I didn't really know anything about CH until a family member told me about it and suggested it might be somewhere to consider for my ds. My understanding was always that places were offered on the basis of need. Sometimes (often) this need is financial but also there are many other categories of 'need' by which a child would qualify. I went into it on this basis and trusted that the school would not expect me to pay more than I could actually afford if they considered my ds was in 'need' and would benefit fully from what was offered. So far, so good.

I do think that with the changing times, and with CH entering the competitive fee-paying environment, there are going to be different types of families applying, who probably wouldn't have done so in the past. Obviously bills need to be paid by the school and I just hope there remains a balance and that the 'need' element of the application doesn't get lost.

anniexf
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Re: Bursary

Post by anniexf » Sun Sep 04, 2011 11:49 am

AnonymouByRequest, I'm so relieved to read your apology & to learn that your suggestion wasn't a serious one. I'm sure that if you'd really thought things through you wouldn't have posted it in the first place, but then, some of us can get carried away ( as you will have noticed in my case too...!).
So, all is forgiven & I hope you will feel able to understand my somewhat harsh reaction.

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Re: Bursary

Post by ailurophile » Sun Sep 04, 2011 12:03 pm

Thanks to AnonymouByRequest for her heartfelt messages of apology. I am sure that she had no intention of causing such deep offence, and I was disturbed to see her subjected to such opprobrium. Speaking as a parent who was forced to withdraw my child from CH before the sixth form, I have some understanding of AnonymouByRequest's position. We certainly considered every option we could think of to make the assessed fees affordable, but the bottom line was that we had substantially more money going out than coming in every month and this was unsustainable; we had already extended our mortgage term and were living very frugally, so really the only way we could balance the books was to economise on the fees and sacrifice our son’s CH education.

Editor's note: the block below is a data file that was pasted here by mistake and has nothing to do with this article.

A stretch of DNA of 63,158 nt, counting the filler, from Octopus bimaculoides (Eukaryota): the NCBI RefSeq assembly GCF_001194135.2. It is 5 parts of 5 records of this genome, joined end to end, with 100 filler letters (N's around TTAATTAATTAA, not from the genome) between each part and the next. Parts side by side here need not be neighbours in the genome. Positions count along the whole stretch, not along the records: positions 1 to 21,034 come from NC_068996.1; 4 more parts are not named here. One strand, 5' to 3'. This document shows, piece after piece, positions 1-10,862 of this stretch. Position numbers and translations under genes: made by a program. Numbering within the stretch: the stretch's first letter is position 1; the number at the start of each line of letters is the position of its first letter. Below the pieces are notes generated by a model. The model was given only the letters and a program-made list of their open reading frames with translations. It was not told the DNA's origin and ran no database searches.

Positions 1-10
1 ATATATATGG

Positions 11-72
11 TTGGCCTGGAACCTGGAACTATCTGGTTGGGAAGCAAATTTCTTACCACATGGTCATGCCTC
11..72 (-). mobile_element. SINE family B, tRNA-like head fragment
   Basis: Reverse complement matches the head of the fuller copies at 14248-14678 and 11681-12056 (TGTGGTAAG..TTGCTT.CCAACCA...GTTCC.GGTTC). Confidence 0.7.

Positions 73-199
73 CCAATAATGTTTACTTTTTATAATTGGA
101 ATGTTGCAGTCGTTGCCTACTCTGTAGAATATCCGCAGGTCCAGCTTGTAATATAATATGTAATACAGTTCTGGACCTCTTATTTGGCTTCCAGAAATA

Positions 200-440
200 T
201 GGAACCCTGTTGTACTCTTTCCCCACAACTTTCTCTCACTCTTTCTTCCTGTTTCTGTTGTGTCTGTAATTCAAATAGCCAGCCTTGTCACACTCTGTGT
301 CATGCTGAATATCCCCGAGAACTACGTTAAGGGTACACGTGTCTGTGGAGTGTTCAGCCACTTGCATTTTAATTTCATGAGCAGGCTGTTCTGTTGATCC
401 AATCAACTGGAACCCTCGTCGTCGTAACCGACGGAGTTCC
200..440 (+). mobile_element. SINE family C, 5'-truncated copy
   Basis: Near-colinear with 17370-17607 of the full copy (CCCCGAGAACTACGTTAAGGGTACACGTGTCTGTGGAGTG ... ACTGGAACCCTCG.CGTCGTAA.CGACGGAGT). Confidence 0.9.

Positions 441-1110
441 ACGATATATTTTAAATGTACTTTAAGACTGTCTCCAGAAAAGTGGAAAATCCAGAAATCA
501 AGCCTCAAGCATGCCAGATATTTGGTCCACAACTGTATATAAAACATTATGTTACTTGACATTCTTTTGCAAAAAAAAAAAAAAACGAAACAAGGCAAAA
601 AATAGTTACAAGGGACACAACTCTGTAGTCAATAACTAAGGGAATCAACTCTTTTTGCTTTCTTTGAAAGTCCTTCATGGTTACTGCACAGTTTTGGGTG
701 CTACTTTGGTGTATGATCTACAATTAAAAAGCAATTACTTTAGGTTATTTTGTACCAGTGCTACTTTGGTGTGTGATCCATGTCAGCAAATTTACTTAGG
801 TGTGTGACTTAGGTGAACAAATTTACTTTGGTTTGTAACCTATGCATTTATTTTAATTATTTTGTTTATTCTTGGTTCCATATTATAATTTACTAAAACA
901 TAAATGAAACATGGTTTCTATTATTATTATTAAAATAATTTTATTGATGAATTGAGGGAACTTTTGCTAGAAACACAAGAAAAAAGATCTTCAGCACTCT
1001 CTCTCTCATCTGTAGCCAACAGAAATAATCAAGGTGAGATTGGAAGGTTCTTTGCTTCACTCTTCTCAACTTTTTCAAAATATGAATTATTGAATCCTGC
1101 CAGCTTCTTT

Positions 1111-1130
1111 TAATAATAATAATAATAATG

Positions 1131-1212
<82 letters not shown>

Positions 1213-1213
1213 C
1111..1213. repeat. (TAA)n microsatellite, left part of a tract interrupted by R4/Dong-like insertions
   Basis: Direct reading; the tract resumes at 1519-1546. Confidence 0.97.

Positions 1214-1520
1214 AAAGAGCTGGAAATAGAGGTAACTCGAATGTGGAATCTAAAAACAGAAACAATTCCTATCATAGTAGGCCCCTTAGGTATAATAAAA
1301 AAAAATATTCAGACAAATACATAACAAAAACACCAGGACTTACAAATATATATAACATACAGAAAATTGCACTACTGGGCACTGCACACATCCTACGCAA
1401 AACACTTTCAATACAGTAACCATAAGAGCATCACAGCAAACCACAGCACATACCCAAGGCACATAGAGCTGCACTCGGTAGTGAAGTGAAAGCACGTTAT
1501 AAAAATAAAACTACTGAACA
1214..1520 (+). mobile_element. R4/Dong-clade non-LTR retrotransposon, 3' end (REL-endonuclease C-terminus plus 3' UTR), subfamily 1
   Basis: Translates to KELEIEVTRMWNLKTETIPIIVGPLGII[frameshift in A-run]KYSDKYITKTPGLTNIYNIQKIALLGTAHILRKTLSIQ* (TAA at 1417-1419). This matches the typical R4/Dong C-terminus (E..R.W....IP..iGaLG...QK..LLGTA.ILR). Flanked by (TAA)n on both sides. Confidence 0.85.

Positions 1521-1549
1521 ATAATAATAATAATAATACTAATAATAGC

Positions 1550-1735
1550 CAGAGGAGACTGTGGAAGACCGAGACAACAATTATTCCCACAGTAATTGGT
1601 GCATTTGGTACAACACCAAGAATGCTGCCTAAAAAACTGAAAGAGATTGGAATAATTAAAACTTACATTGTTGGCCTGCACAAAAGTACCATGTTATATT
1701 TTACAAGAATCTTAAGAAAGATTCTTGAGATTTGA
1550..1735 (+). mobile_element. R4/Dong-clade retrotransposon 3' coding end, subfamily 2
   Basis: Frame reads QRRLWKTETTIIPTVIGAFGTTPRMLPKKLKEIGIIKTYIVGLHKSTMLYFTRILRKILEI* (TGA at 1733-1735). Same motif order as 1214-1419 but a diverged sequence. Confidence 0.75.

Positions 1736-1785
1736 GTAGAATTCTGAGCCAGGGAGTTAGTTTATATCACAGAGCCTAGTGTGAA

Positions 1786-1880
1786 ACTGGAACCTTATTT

As I think I said on this Forum at the time, it was our son himself who came up with the suggestion “I’m not trying to be funny here, but have you considered divorce?” I was shocked, not so much by his question but by the realisation that where everything else had failed this drastic action probably would have enabled us to keep him at CH. We didn’t seriously think about doing it (although there are moments… :lol: ); but I can absolutely see why AnonymouByRequestand her family might have considered 'cheating'. Their motivation would not be simply to get a bigger bursary, it would be to give her child the chance of access to an educational opportunity which is otherwise closed to her. And don’t overlook the stepdaughter’s role in this; if this young lady does choose to move to live with her mother, surely she has every right to do so without CH (or us!) judging her reasons for doing so.

At the risk of playing devil's advocate, here's something to think about: earlier this summer I took DS to a University open day at Cambridge, where I attended a talk specifically aimed at parents. The speaker told parents not to let up front costs of University worry us – our children will be able to borrow the full amount needed for both living costs and the increased tuition fees, which will be repayable in the form of a ‘graduate tax’ only as and when they can afford it. But at the same time she assured us that for students from low income households, bursaries of up to £6000 pa would be available. To me these two messages appear bafflingly contradictory – either parents are responsible for their child’s University costs, or they’re not. But one thing I do know; if there are any prospective Cambridge undergraduates out there with a choice of parental homes available to them, they won’t require three A* grade A levels to work out that they could benefit considerably by affiliating themselves to the poorer of the two!

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J.R.
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Re: Bursary

Post by J.R. » Sun Sep 04, 2011 12:08 pm

I have been requested by the original poster to remove this thread.

HOWEVER.......
I do feel that within the content, there are some very valid points

Therefore, I have just LOCKED the thread for the time being.

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jtaylor
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Re: Bursary

Post by jtaylor » Sun Sep 04, 2011 1:16 pm

I would suggest that if the original poster would like this removed, we're ok with doing so.
If any other contributors to the thread disagree strongly, please PM J.R. and me by 6pm today - after which we'll remove the topic.